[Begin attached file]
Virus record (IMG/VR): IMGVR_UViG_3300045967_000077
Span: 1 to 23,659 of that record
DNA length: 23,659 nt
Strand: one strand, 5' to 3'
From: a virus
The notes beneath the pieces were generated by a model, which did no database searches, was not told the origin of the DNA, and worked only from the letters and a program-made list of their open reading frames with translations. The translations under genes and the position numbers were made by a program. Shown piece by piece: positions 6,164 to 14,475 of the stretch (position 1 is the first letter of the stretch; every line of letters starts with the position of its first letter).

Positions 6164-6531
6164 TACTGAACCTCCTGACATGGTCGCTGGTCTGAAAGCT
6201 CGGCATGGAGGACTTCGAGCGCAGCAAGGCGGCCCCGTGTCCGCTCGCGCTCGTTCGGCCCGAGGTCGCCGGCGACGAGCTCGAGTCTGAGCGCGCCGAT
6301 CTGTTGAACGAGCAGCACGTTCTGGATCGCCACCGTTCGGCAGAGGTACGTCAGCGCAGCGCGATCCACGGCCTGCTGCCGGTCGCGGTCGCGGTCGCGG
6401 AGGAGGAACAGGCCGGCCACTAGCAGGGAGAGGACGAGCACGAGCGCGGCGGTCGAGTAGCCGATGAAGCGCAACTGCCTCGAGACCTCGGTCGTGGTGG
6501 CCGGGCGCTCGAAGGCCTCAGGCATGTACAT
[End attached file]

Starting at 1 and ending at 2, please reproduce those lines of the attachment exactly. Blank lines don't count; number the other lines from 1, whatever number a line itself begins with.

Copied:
Virus record (IMG/VR): IMGVR_UViG_3300045967_000077
Span: 1 to 23,659 of that record